And that scale benefit extends into niche content types as well. Guggenheim noted that they have a significant advantage in pursuing regional content as well. That should allow them to continue to draw both subscribers and content creators in regional markets, increasing their critical mass worldwide.
It makes sense for a firm with those significant competitive advantages in a worldwide market to trade at a high valuation because it's a great business. Growth continues to be fast, and in fact subscriber additions have been accelerating in recent years.
Source: Netflix 10-K
They could slow their growth and still double subscribers within 7-8 years. They have also been taking operating margin gains, even without significantly raising prices. Operating margin went to 18% in 2020 up from 13% in 2019 on a 1% increase in average revenue per user. If we assume that in 7 years they have 400 MM subscribers with a net income margin of $5 per subscriber per month that implies earnings of $24 billion per year. That level of income per subscriber will require both operating leverage and price increases, but they've demonstrated both recently without issue. At 20X earnings that would imply a value in 7 years of $480 billion. I'm neglecting their debt here, which should be covered by their current cash and future cash flow generation.
I always use a 10% discount rate for equity investments, and discounting that $480 billion by 10% for 7 years gives a present value estimate of $230 billion. The current market cap is $238 billion, so effectively they are trading at my estimate of current fair value.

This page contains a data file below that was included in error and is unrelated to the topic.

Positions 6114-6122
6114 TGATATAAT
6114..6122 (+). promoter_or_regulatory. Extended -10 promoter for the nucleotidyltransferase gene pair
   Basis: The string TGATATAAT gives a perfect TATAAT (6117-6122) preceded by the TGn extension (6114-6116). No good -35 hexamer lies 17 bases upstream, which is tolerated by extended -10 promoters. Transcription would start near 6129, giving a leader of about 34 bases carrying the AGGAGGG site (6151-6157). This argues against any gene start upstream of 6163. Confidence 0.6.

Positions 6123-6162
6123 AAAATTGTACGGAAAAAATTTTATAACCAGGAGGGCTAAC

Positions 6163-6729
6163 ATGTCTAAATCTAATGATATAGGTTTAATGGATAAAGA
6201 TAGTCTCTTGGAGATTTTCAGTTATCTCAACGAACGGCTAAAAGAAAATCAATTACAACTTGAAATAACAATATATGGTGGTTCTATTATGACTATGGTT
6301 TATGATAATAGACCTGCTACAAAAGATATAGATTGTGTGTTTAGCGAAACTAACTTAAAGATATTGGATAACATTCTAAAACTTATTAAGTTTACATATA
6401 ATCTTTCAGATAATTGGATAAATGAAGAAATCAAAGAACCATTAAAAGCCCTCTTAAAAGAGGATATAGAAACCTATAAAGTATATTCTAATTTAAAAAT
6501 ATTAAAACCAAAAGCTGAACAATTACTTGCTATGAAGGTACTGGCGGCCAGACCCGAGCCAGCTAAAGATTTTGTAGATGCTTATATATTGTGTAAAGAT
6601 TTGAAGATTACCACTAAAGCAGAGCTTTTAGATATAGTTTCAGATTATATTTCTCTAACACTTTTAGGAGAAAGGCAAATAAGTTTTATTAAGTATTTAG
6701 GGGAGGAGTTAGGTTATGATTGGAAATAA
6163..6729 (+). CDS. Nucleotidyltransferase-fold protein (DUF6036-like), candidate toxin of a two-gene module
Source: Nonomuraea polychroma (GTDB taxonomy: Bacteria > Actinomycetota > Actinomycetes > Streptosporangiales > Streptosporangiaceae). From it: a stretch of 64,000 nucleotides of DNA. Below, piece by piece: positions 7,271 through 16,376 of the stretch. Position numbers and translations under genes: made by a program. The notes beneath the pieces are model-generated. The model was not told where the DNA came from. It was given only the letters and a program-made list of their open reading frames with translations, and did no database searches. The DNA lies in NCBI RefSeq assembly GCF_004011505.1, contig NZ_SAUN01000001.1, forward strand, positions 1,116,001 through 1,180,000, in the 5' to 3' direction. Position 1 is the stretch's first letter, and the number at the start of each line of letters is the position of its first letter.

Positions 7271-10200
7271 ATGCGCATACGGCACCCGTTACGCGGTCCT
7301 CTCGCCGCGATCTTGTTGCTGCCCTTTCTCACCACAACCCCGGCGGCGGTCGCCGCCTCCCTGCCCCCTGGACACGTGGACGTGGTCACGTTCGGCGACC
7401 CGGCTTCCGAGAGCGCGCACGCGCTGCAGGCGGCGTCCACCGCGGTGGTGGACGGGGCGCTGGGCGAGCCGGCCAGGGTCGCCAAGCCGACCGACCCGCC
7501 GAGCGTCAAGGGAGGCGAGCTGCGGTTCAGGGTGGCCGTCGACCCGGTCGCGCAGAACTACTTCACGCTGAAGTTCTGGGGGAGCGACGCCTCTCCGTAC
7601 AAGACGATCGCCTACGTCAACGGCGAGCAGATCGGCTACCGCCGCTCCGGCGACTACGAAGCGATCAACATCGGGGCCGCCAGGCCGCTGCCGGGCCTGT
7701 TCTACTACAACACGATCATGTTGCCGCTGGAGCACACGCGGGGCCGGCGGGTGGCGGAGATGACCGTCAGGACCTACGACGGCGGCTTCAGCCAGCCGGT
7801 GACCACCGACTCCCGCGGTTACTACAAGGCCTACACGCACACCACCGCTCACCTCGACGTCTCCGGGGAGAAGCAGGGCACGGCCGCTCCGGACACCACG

While my estimates for subscriber growth and margins 7 years out are 100% likely to be wrong, I think it is useful to have an idea about what kind of long term assumptions are required to justify the current market price.
I don't think doubling the subscriber base is an aggressive assumption, especially if they get more aggressive on users sharing passwords, as has been reported. The margins side is a bit tougher to forecast, but their operating leverage has been meaningful. If they can start to bend the curve on content development costs they should be able to achieve that level of profitability per subscriber.
I think Netflix is trading at approximately its fair value, so I don't own any shares at present. It wouldn't take a big decline in the share price to have me interested. That said, I do think that if they split the shares, that would be a near-term catalyst, so those who are considering buying may want to layer into a position ahead of that possible news.